Internet Television’s Arrival: The Dawn of Quality, Original Content Online
YouTube broke ground with user-created videos, and were soon followed by Hulu, Netflix andAmazon Digital Services, respectively. And now, almost simultaneously, all four streaming video services are stretching the frontiers of online video by producing exclusive content.
The popularity of YouTube sparked the launch of competing online sites like Hulu (owned by a conglomeration of traditional television networks), Netflix Streaming (an offshoot service of the DVD-by-mail provider) and Amazon Digital Services (a segment of the popular online store).
What’s on the Horizon for Online TV: Original Content
Online video has always been a secondary source of entertainment. Although YouTube gave a platform for independent content producers to experiment with the form and get their programming out there, nothing had yet compared to the traditional mainstream show model that the television industry has developed for over 70 years.
Now that the online streaming video platform has been tested and proven to be popular, these companies are all taking a step forward into producing their own original content.
• YouTube invested $100 million on a gradual roll-out of 100 niche-oriented channels. The goal is to create more content than there are hours in the day to watch. Announced shows range from serialized dramas and comedies to niche interest programming, like cooking, geek culture and sports. For example, the TeamUSA channel focuses on the Summer Olympics, while Wigs will feature scripted dramas.
• Netflix premiered its first original series, LilyHammer, in February and has plans for four additional programs for 2013, including David Fincher’s House of Cards and the return of the cult comedy Arrested Development.
• Hulu announced 10 series for the summer of 2012, including Spoilers, a movie-themed show hosted by Kevin Smith, Up to Speed, a travelogue with film director Richard Linklater, and We Got Next, a scripted comedy.
• Amazon Studios is the baby of the group and just announced its original programming division in early May. Unlike competitors who are sourcing production from established entertainment companies and talent, Amazon is crowd-sourcing the process and is soliciting scripts and ideas from the public.
Challenges of the Internet TV Landscape
The decisions these companies are making now will determine the shape of internet TV in years to come. There are so many different components in play, and no one really knows exactly what the recipe for success is. Each online publisher is taking a slightly different approach to the quantity and quality of shows, pricing and advertising models, and age-appropriateness.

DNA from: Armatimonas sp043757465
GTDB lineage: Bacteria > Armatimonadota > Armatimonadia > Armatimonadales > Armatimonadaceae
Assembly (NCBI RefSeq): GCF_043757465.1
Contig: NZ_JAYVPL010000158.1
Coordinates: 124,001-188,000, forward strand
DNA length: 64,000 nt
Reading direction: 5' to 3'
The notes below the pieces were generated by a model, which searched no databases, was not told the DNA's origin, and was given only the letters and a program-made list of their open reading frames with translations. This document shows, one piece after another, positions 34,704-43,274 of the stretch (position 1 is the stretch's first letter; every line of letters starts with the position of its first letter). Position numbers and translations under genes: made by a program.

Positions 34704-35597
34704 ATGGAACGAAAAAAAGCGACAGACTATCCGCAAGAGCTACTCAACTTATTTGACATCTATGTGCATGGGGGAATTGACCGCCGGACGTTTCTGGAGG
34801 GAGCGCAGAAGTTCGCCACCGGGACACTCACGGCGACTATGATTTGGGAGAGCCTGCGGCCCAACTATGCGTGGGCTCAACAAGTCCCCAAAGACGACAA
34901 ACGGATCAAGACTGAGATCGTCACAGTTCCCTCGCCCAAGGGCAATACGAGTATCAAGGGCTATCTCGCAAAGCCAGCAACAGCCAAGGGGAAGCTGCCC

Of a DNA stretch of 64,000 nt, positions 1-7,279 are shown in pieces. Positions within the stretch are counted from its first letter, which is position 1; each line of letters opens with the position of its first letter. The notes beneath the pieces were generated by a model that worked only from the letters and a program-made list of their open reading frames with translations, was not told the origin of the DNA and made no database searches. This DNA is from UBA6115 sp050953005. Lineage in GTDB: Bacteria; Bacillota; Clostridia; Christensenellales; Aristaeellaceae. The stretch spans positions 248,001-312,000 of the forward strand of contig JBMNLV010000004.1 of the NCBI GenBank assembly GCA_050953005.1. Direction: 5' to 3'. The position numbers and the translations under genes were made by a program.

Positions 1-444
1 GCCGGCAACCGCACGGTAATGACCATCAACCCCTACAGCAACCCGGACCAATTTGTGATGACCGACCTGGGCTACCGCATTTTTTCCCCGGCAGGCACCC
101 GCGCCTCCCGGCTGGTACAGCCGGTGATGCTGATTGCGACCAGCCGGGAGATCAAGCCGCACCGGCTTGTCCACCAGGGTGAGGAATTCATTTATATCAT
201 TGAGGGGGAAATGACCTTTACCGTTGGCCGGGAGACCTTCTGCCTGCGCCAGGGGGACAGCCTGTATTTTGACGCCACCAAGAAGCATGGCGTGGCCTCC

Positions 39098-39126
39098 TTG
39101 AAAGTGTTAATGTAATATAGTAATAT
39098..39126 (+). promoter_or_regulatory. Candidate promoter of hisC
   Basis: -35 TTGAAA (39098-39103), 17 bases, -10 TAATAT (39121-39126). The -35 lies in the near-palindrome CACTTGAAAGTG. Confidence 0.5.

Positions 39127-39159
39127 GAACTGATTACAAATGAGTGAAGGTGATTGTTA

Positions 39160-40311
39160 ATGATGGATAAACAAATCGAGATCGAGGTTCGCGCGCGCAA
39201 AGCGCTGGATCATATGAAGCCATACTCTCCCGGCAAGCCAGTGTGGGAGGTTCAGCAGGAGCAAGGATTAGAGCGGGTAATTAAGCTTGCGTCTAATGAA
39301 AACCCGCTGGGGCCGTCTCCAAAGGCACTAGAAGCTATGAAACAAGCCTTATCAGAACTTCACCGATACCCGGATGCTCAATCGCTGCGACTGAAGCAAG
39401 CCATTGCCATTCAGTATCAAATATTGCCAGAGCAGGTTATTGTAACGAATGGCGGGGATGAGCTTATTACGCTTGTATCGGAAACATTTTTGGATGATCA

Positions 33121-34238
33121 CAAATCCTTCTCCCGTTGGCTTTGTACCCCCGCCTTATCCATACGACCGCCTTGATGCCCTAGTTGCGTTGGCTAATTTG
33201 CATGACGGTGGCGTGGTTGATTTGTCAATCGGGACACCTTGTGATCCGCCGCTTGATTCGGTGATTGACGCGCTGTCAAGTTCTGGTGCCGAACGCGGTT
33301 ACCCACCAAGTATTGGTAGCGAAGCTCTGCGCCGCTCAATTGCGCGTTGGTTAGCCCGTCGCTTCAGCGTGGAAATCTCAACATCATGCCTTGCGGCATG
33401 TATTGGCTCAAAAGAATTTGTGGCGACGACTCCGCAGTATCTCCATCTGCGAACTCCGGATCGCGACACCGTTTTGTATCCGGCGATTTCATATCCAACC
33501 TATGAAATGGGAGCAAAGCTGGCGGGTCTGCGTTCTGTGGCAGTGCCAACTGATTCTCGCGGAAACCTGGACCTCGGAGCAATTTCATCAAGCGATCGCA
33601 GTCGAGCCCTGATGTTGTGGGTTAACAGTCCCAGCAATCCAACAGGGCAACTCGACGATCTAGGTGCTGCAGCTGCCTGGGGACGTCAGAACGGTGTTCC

For example, since Hulu’s revenues are primarily based on advertising, their shows will be PG-13. Netflix, on the other hand, will stretch to include more adult-friendly moments in their shows, because they are subscription-based.
Similarly, the producers are experimenting with release dates and quantities of programming. YouTube channels are updated on a daily or weekly basis – but Netflix is releasing an entire season of its new programming at a time, so viewers can watch at their leisure. Having new releases at specific times and days is familiar for television watchers, but Netflix’s approach feeds into the “on demand” expectations of streaming video-watchers.
An Internet Television Revolution
These choices and more may make the difference in the overall success of each original programming outlet, and the viability of internet TV as a whole. The internet television revolution is coming, and we’re witnessing the very first wave. It remains to be seen which of these companies will be able to manage the balance between the quality original programming that will attract viewers and the production costs.
Original content hasn’t quite yet reached the levels of what you’ll see during primetime on major networks. But pulling in Hollywood talent, stretching to meet niche interests and increasing investment is a step in the right direction. With a growing generation of television viewers used to having its shows on demand, and platforms that are dedicated to streaming video, we may not be very far off from regularly tuning into our tablets instead of our big screens.
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Why has no one mentioned the thousand pound gorilla in the room; bandwidth usage?
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